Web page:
July 23, 1923 - March 5, 1943
Isabel Luella Young was the only child of Douglas Young and Isabel Luella (nee Glendinning) Young of Montreal, Quebec. Mr. Young was an office clerk. The family was Presbyterian. Sometime before the 1940s, Mr. Young passed away.
Isabel attended Hochelaga Convent from 1929 to 1932, in French, then attended St. Emily's Convent from 1932 to 1934, again in French. From 1934 to 1937, she went to Victoria School and then attended Montreal High School in 1938, where she completed Grade 8. From 1938 to 1941, she attended Girls' Training School in Cowansville, Quebec, and also did housework, sewing and cooking during this time.
Isabel had the measles, whooping cough, scarlet fever and the chicken pox as a child, plus fractured her right arm.
From April 1941 to May 1942, she worked at T. Eaton Co. Ltd., in Montreal as a parcel girl, but did not like the work. She moved to Velvacraft, doing factory work from May to July 1942, but was laid off.
On August 1942, A/S/O Seymour received a reference letter from Mrs. A. M. Storey, Field Worker, Girls Cottage Industrial School. "The bearer is ISABEL YOUNG about whom we spoke to you by telephone. Miss Young appears to have the general qualifications for enlistment in the RCAF and is very eager to be accepted. From our knowledge of her, we feel she would readily conform to discipline and would probably be more useful as a cook or fabric worker. Thanking you for your interest and cooperation." On August 10, 1942, the superintendent of the GCIS wrote, "Isabel Young attended our school for two years and attained the 7th grade. During this time, I found her always painstaking in her work and her behaviour excellent."
On her attestation papers, Isabel's general appearance was classified as athletic. She had brown hair, blue eyes, and weighed 121 pounds. She was bilingual. She noted she liked to skate, play basketball, baseball, badminton and ping pong. Her plans for after the war: learn typing and shorthand or become a children's nurse. The RCAF (WD) took her on strength as a cook.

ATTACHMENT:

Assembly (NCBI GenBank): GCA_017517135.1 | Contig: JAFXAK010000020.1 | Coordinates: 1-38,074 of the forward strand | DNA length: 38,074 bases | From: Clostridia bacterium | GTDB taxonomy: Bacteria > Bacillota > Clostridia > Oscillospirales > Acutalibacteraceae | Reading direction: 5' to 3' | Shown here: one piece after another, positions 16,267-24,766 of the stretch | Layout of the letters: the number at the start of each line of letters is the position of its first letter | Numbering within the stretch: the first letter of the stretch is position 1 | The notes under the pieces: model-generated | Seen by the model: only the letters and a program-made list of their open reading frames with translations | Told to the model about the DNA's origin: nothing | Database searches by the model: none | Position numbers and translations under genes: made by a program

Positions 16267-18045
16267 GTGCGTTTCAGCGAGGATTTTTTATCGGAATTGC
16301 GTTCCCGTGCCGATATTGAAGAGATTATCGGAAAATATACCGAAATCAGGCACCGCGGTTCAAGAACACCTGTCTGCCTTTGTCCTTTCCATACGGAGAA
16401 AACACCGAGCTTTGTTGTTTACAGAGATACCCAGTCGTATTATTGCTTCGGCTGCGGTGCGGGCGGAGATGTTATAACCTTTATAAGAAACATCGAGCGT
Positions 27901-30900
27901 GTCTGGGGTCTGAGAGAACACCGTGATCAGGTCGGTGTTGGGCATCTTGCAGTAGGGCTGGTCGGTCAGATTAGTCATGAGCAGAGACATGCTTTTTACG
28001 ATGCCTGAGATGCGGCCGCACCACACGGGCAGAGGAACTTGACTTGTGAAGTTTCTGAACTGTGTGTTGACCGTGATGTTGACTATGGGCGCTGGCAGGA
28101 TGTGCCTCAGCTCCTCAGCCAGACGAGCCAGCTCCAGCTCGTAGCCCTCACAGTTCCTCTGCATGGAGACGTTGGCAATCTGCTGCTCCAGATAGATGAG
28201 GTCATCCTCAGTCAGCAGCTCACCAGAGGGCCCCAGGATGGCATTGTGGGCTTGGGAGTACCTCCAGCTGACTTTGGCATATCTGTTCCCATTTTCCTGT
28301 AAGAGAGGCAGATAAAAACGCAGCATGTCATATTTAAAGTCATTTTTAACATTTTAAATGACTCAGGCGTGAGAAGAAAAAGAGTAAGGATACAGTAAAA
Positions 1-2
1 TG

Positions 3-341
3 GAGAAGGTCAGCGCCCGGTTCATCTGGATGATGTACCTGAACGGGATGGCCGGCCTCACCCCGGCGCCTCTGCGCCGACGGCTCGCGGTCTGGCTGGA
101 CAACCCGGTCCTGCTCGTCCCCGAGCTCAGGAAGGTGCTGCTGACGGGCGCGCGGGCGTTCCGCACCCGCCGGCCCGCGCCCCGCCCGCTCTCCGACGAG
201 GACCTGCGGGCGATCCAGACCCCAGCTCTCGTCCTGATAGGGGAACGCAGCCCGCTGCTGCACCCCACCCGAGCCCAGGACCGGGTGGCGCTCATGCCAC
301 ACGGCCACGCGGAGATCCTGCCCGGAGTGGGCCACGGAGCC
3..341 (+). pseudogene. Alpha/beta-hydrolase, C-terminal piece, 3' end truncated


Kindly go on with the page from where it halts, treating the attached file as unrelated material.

TRAINING AND POSTINGS:
On August 18, 1942, she was assessed by Sgt. J. Forbes. "Borderline case in C. T. score. Very keen to join and very anxious to go in as a cook. Applicant appears to have a nice personality, healthy and cheerful. With discipline of WD, she should prove capable airwoman."
On August 20, 1942, the Medical Officer, F/L G. L. Sutton assessed Isabel. "Quiet. Fairly pleasant manner. Slightly less than average intelligence. Not very impressive." The interviewing officer, S/O Suzanne Simard of Montreal, wrote: "She is bilingual. A good type of applicant. Intelligent and seems reliable. Athletic type of girl. Opened face and is very enthusiastic. Gay type. Will be disciplined. Seems to be very healthy. Good." S/O Simard gave talks promoting the enlistment of Francophone young women to the RCAF (WD), where they would be offered schooling to learn and or improve their English.
Isabel was admitted to Station Hospital October 19, 1942.
She was in the hospital again December 29, 1942 to January 4, 1943, then admitted from January 5 - 7, 1943
On January 23, 1943, LAW Young was sent to the Royal Victoria Hospital in Montreal from Rockcliffe, Ontario. "This patient developed a cold one week before admission. Was admitted to the Camp Hospital at Rockcliffe for five days prior. She was discharged four days before admission to the RVH. She was diagnosed with sinusitis. About February 25, 1943, patient developed an inhalation type of lung infection secondary to her pansinusitis (bilaterial pneumonia)...ulcerations on tongue and gums. Haemogram on February 24 showed a well marked anaemia."